Childhood asthma not only impacts children—it also takes an economic toll on families as caregivers miss work, lose wages, and struggle to cover expensive medical treatments (Meeting the Demands of Work and Responsibilities of Caring for a Child with Asthma, Journal of Social Service Research, 2012; Examining Household Asthma Management Behavior Through a Microeconomic Framework, Health Education and Behavior, 2014).
Building a Healthier Future with Clean Air and Safe Housing
Air pollution and its associated impacts are far more than an environmental issue. The World Health Organization calls air pollution a public health emergency, affecting the well-being of society as a whole.
To mitigate the impact of pollution today and build a healthier future for communities of color, there are several possibilities for change:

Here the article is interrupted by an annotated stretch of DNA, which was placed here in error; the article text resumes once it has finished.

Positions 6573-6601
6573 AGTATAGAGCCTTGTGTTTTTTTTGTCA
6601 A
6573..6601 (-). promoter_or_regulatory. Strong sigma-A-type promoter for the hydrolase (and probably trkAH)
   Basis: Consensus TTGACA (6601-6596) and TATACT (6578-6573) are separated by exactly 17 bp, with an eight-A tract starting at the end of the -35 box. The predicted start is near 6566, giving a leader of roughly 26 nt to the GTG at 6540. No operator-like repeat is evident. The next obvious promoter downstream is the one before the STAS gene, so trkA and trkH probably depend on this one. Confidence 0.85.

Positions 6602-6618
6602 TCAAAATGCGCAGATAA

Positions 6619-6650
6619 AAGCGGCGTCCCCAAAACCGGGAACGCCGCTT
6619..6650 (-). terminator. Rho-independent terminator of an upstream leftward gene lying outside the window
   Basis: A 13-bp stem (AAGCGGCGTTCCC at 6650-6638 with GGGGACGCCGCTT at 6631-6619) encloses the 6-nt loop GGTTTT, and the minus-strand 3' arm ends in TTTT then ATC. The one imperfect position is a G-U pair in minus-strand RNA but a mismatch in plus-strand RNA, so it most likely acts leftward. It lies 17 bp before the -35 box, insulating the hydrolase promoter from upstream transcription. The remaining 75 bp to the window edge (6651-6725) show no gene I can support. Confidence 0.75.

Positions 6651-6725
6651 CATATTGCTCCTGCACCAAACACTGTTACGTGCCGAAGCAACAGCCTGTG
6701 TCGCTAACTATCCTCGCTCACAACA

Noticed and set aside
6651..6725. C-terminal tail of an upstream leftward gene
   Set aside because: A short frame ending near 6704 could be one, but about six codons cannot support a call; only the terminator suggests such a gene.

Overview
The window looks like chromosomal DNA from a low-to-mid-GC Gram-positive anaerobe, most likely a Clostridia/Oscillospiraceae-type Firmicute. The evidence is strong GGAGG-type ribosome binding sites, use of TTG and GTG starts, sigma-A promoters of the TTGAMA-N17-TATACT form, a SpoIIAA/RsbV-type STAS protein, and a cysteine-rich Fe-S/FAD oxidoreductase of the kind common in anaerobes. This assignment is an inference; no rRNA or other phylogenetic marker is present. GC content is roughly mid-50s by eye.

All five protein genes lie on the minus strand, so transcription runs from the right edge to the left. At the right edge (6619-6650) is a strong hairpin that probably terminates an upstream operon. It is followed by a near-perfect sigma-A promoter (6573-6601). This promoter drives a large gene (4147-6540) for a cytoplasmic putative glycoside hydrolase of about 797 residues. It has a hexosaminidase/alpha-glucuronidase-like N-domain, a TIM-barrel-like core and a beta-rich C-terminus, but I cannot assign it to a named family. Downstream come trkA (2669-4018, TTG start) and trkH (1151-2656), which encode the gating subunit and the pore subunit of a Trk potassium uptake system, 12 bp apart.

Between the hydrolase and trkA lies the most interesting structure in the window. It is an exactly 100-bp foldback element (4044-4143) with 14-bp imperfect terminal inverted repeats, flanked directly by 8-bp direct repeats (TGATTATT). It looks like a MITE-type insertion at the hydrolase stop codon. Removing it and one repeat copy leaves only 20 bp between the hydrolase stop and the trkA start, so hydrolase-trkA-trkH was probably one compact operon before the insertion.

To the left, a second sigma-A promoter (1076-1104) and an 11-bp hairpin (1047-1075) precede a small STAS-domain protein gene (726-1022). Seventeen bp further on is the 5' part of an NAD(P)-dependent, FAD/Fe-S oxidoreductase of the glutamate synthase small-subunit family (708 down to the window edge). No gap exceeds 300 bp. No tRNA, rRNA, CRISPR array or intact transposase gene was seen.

- Reducing asthma triggers in the home: In 2018, New York City’s Asthma Free Housing Act required that landlords identify, treat, and mitigate any indoor asthma triggers each year. If replicated, this law could ensure greater safety in many housing units across the country.
- Decreasing pollution in overburdened communities: Federal and local policy is required to decrease the prevalence of pollution in overburdened and underfunded communities. From vehicle emissions to polluting facilities, new policies are necessary to reshape the reality of many communities.
- Reducing impacts of existing pollution: One way to reduce the impact of existing pollution is to plant trees. Evidence shows that children who live on tree-lined streets are less likely to develop asthma (Children living in areas with more street trees have a lower prevalence of asthma, J Epidemiol Community Health, 2008).